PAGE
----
Many years ago, John Lewis and other student activists drew inspiration from the 1958 comic book Martin Luther King and the Montgomery Story. Now, his own comics bring those days to life for a new audience, testifying to a movement whose echoes will be heard for generations.

Winner of the Robert F. Kennedy Book Award -- Special Recognition
#1 Washington Post Bestseller
A Coretta Scott King Honor Book
An ALA Notable Book
One of YALSA's Top 10 Great Graphic Novels for Teens
One of YALSA's Top 10 Popular Paperbacks for Young Adults
One of YALSA's Outstanding Books for the College Bound
One of Reader's Digest's Graphic Novels Every Grown-Up Should Read
Endorsed by NYC Public Schools' NYC Reads 365 program
Selected for first-year reading programs by Michigan State University, Marquette University, and Georgia State University
Nominated for three Will Eisner Awards
Nominated for the Glyph Award
Named one of the best books of 2013 by USA Today, The Washington Post, Publishers Weekly, Library Journal, School Library Journal, Booklist, Kirkus Reviews, The Horn Book, Paste, Slate, ComicsAlliance, Amazon, and Apple iBooks.

March: Book Three

March: Book Three

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Welcome to the stunning conclusion of the award-winning and best-selling MARCH trilogy. Congressman John Lewis, an American icon and one of the key figures of the civil rights movement, joins co-writer Andrew Aydin and artist Nate Powell to bring the lessons of history to vivid life for a new generation, urgently relevant for today's world.

By the fall of 1963, the Civil Rights Movement has penetrated deep into the American consciousness, and as chairman of the Student Nonviolent Coordinating Committee, John Lewis is guiding the tip of the spear. Through relentless direct action, SNCC continues to force the nation to confront its own blatant injustice, but for every step forward, the danger grows more intense: Jim Crow strikes back through legal tricks, intimidation, violence, and death. The only hope for lasting change is to give voice to the millions of Americans silenced by voter suppression: One Man, One Vote.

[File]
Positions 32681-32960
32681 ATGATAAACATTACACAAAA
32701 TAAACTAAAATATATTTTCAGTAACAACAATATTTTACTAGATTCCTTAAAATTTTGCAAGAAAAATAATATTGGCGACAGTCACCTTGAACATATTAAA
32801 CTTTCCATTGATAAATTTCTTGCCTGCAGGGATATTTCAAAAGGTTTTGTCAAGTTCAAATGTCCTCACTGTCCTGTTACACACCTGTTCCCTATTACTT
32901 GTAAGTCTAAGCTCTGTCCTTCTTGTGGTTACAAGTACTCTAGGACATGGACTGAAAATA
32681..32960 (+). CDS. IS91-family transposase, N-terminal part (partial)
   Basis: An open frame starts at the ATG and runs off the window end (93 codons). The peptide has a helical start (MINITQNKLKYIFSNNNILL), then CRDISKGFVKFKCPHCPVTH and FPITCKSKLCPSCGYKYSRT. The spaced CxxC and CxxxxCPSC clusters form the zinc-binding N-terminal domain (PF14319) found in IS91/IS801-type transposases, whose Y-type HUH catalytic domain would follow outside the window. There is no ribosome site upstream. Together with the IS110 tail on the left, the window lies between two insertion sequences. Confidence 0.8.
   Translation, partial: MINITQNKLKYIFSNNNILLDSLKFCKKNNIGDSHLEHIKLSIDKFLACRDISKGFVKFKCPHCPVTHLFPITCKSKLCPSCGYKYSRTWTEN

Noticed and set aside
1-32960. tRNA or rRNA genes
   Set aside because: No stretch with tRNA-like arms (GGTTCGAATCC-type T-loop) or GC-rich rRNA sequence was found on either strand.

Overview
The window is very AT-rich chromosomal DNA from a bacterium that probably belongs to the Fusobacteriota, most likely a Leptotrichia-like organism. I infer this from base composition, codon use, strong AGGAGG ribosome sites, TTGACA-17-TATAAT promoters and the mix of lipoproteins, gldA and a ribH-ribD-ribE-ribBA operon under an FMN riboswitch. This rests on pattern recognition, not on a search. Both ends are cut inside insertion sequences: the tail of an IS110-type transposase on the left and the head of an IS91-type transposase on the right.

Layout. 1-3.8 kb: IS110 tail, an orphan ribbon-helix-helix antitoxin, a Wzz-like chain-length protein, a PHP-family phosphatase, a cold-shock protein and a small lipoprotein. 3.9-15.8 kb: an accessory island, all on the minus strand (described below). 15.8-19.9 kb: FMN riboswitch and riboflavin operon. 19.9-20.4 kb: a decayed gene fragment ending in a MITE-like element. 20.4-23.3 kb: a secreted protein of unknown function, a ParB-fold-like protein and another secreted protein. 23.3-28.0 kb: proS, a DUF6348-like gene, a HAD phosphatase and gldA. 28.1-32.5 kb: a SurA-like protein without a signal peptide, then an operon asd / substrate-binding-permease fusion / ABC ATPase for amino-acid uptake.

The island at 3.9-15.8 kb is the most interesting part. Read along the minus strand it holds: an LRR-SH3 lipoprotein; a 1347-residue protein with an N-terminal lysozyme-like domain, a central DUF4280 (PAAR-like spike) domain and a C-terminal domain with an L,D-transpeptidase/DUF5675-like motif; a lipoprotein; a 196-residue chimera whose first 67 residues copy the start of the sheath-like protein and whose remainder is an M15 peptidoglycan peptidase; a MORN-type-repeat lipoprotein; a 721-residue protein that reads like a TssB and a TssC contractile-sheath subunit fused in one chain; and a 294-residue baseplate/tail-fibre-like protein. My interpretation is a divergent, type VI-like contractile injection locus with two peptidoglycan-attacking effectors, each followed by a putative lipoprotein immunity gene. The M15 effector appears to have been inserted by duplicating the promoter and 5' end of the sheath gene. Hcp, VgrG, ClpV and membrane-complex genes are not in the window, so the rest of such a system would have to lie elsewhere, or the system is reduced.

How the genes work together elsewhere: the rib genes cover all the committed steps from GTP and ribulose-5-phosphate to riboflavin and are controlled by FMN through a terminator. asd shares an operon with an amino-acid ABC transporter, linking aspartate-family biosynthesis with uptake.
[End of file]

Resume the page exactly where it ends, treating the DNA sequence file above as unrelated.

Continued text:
To carry out their nonviolent revolution, Lewis and an army of young activists launch a series of innovative campaigns, including the Freedom Vote, Mississippi Freedom Summer, and an all-out battle for the soul of the Democratic Party waged live on national television.

With these new struggles come new allies, new opponents, and an unpredictable new president who might be both at once. But fractures within the movement are deepening ... even as 25-year-old John Lewis prepares to risk everything in a historic showdown high above the Alabama river, in a town called Selma.

Winner of the 2016 National Book Award for Young People's Literature
#1 New York Times Bestseller
2017 Coretta Scott King Author Award Winner
2017 Michael L. Printz Award Winner
2017 Robert F. Sibert Informational Book Medal Winner
2017 YALSA Award for Excellence in Nonfiction - Winner
2017 Walter Dean Myers Award for Outstanding Children's Literature - Winner
2017 Flora Stieglitz Straus Award Winner
2017 LA Times Book Prize for Young Adult Literature - Finalist

March: Book Two

March: Book Two

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Congressman John Lewis, an American icon and one of the key figures of the civil rights movement, continues his award-winning graphic novel trilogy with co-writer Andrew Aydin and artist Nate Powell, inspired by a 1950s comic book that helped prepare his own generation to join the struggle. Now, March brings the lessons of history to vivid life for a new generation, urgently relevant for today's world. After the success of the Nashville sit-in campaign, John Lewis is more committed than ever to changing the world through nonviolence - but as he and his fellow Freedom Riders board a bus into the vicious heart of the deep south, they will be tested like never before. Faced with beatings, police brutality, imprisonment, arson, and even murder, the movement's young activists place their lives on the line while internal conflicts threaten to tear them apart.

But their courage will attract the notice of powerful allies, from Martin Luther King, Jr. to Attorney General Robert F. Kennedy... and once Lewis is elected chairman of the Student Nonviolent Coordinating Committee, this 23-year-old will be thrust into the national spotlight, becoming one of the Big Six leaders of the civil rights movement and a central figure in the landmark 1963 March on Washington for Jobs and Freedom.

New York Times Bestseller